Valerie Sesler has worked with countless volunteers over the years, but there’ s something special about the Penn State Extension Master Gardeners. “The Master Gardeners are the most dedicated group of volunteers I’ve ever worked with,” she said.
The Penn State Extension Master Gardener program trains adult volunteers in research-based and sustainable horticultural practices. After completing the training, Master Gardeners help Extension better serve the public by answering questions; speaking to groups; writing columns and articles for newsletters, websites and news media outlets; maintaining demonstration gardens; assisting in Penn State pollinator research; and participating in many other projects.
As an area coordinator, Sesler supports the program in 12 counties in southwest Pennsylvania. She explained that Master Gardeners teach topics they are passionate about and believe the public may find interesting and useful. They consider what they would like to learn as home gardeners and focus on those areas.
Webinars covering a wide range of topics — tomato grafting, rain barrels, herb gardens, beekeeping, small-space gardening, deer-resistant native plants and so on — are available on the Penn State Extension website. Some webinars will take place in the coming weeks or months and will occur live, while other webinars are recorded and available on demand.
The program also offers a monthly newsletter called “Home Garden News” with links to articles on seasonal topics and the latest information on classes, workshops, publications, videos, and online and in-person events.
“This is a great way for people to stay informed,” Sesler said. The newsletter covers topics such as vegetable, herb and fruit production; garden and landscape maintenance practices; pest and disease identification and management; Master Gardener volunteer training; and other relevant information.
Gardeners can subscribe to this newsletter on the Penn State Extension website.
“One of my most unforgettable experiences with the program was the Victory Garden webinar series we organized during the initial phase of the COVID-19 outbreak,” Sesler said.
The series attracted more than 10,000 attendees from across the U.S. and Canada. The 10-part series covered all aspects of gardening, from constructing garden beds to selecting vegetables. The recorded sessions are available in both English and Spanish.
“This series made us realize that we could have a more extensive impact beyond Pennsylvania by educating and empowering people to cultivate home vegetable gardens,” Sesler said.
Master Gardeners support their communities in a variety of ways. County programs offer free garden hotlines to assist home gardeners with science-based gardening solutions. In 2022, the program donated nearly 23,000 pounds of produce from Master Gardener demonstration gardens. To raise awareness and provide the latest research-based information about the spotted lanternfly, volunteers delivered 121 webinars and in-person presentations on the topic. In total, Master Gardeners reported more than 197,000 volunteer hours in 2022, valued at $5.9 million.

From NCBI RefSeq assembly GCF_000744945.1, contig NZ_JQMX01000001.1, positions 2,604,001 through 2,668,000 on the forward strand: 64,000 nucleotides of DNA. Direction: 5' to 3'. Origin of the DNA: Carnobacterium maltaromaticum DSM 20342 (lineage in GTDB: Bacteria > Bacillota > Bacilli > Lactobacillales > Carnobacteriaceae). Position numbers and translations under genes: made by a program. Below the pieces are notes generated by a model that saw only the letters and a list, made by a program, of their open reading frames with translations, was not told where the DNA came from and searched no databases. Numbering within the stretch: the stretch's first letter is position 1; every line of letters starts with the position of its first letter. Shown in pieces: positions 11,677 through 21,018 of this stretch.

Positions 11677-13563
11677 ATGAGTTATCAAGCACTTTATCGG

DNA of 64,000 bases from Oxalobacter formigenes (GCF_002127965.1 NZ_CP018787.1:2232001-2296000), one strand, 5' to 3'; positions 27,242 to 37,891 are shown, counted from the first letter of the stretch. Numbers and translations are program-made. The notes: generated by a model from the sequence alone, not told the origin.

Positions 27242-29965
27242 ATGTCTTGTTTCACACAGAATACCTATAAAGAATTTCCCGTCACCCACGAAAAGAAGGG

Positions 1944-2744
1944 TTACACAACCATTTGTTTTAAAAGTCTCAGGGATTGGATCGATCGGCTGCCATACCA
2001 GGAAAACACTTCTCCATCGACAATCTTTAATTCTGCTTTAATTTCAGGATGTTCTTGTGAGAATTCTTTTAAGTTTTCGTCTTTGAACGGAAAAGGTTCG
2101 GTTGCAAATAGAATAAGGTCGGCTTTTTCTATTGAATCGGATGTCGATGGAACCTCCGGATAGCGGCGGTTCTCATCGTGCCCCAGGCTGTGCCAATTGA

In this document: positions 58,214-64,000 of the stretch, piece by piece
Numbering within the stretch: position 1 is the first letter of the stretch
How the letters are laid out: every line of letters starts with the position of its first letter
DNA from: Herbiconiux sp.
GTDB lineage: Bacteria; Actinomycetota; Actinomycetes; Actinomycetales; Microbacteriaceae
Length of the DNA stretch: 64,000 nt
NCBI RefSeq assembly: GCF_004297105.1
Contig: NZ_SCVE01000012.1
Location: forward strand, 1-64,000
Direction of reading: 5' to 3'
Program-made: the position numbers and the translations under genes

A comprehensive gardening program called “Seed to Supper” is aimed at helping novice, adult gardeners learn how to successfully grow a portion of their own food on a limited budget.
“Seed to Supper offers more than just garden education and improved access to healthy foods,” Sesler said. “It provides learners with transformative experiences that increase individual and community food security by fostering food literacy, resiliency, community connectivity and supportive social networks.”
This joint effort between local food banks or similar organizations and the Master Gardener program is offered free of charge to qualifying adults.
Master Gardeners assist with research projects as well. For instance, the lab of Margarita López-Uribe, associate professor of entomology in Penn State’ s College of Agricultural Sciences, partnered with the Master Gardener program to develop an educational project for Master Gardeners to leverage their knowledge and interest in pollinator natural history and create the first long-term bee monitoring program for the state of Pennsylvania. Another research project called “Grow-Save-Repeat” was designed to provide Master Gardeners with resources and knowledge to educate home gardeners on seed saving and home plant breeding. The Master Gardeners collaborated with Sarah Dohle, assistant professor of plant science at Delaware Valley University, to teach gardeners that saving seeds from their vegetable garden can prevent shortages and promote local crop diversity.
Master Gardeners also lead in-person workshops throughout the state. Gardeners can find a workshop near them on the Penn State Extension website.
Those interested in joining the Master Gardener program can find more information about the 2024 basic training class, which will begin in October, on the Penn State Extension website. Additional counties may add events to the list, so readers should check the webpage for updates.
The Penn State Master Gardener volunteer program supports the outreach mission of Penn State Extension by utilizing unbiased, research-based information to educate communities and the public on best practices in sustainable horticulture and environmental stewardship.
The Fulton County Master Gardeners can be reached by calling Bridgit Martin, Fulton County Master Gardener Coordinator, at 717-325-4870 or emailing [email protected].
More information is available by contacting Catherine Scott, Area Master Gardener Coordinator at 717-921-7625 or emailing [email protected].
Information for the public about Fulton County events and gardening resources can be found at https://extension.psu.edu/programs/mastergardener/counties/fulton.